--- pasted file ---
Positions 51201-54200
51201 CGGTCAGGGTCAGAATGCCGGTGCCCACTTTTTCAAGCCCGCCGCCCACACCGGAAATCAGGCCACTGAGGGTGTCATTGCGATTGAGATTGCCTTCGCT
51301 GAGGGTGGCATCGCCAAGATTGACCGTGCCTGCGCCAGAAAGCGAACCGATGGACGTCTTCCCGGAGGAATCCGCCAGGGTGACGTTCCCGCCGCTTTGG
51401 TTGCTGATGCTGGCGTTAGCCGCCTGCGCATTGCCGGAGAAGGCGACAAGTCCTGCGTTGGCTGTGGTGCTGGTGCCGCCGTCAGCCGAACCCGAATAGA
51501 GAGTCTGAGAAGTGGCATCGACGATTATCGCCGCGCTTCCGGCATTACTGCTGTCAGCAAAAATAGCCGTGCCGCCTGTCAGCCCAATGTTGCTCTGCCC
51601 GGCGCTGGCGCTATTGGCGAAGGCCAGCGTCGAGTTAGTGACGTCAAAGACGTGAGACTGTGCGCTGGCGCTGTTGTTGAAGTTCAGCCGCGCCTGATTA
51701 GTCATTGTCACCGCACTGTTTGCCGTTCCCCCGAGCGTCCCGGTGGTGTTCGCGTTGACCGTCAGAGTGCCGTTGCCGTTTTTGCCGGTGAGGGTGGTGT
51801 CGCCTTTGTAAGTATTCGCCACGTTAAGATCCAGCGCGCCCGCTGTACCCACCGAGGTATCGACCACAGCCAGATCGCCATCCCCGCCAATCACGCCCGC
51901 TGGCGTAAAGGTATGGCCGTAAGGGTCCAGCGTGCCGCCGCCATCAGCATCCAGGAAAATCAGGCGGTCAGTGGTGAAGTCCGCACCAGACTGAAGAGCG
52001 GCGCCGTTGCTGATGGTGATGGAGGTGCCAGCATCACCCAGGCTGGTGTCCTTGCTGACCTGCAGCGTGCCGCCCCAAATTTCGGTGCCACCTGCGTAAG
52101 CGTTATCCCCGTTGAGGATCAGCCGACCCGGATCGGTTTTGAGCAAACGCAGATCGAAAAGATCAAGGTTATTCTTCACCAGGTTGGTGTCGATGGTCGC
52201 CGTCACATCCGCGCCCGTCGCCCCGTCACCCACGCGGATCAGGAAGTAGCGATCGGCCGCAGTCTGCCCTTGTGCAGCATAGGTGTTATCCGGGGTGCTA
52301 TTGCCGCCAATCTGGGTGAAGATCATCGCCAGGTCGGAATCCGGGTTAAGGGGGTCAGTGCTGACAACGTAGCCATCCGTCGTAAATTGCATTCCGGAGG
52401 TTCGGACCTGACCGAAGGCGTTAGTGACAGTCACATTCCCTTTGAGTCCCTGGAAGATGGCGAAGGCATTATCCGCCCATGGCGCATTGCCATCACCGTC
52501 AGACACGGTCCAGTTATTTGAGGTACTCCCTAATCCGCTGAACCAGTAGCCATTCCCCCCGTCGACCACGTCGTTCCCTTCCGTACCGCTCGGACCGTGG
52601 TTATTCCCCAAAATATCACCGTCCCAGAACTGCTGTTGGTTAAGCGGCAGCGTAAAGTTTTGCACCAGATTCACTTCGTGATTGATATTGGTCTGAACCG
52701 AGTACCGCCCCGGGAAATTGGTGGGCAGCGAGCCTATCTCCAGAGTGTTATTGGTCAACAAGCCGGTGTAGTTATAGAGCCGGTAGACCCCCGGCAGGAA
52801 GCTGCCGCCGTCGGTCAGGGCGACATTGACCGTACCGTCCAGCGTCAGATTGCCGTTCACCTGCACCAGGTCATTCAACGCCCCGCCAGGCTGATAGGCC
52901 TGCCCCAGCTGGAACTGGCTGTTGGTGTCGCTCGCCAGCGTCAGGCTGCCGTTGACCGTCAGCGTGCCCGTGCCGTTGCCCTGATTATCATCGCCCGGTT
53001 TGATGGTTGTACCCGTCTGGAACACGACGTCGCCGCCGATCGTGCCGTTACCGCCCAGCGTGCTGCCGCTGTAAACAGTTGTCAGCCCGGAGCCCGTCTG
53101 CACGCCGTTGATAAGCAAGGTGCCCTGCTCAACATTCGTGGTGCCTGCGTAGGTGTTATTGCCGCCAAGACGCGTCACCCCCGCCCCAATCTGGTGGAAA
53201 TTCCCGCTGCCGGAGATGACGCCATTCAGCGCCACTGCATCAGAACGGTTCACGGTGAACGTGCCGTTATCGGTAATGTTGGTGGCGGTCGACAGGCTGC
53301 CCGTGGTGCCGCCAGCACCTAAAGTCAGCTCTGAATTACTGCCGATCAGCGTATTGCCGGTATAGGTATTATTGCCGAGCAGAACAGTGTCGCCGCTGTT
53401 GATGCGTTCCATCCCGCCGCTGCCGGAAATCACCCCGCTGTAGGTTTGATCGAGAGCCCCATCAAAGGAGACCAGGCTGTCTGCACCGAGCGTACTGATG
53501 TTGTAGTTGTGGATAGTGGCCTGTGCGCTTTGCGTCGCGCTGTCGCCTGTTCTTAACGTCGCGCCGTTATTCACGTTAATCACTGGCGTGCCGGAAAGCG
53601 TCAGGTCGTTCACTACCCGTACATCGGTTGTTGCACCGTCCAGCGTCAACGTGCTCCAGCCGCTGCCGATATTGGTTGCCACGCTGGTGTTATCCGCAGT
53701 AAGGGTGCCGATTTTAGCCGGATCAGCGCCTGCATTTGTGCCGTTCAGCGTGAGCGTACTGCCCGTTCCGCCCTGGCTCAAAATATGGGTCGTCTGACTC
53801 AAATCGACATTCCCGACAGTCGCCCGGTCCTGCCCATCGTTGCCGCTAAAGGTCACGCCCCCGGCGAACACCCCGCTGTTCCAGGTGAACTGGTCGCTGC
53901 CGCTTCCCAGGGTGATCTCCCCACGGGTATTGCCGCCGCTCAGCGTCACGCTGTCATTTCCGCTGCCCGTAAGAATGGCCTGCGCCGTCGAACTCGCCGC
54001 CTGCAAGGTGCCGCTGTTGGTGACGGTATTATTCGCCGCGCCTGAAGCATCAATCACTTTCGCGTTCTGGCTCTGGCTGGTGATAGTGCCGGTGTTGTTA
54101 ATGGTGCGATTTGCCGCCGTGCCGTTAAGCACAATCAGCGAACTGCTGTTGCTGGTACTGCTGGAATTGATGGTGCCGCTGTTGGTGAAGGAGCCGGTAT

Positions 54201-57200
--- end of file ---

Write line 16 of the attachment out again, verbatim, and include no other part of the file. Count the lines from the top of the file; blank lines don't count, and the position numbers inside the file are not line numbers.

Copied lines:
52601 TTATTCCCCAAAATATCACCGTCCCAGAACTGCTGTTGGTTAAGCGGCAGCGTAAAGTTTTGCACCAGATTCACTTCGTGATTGATATTGGTCTGAACCG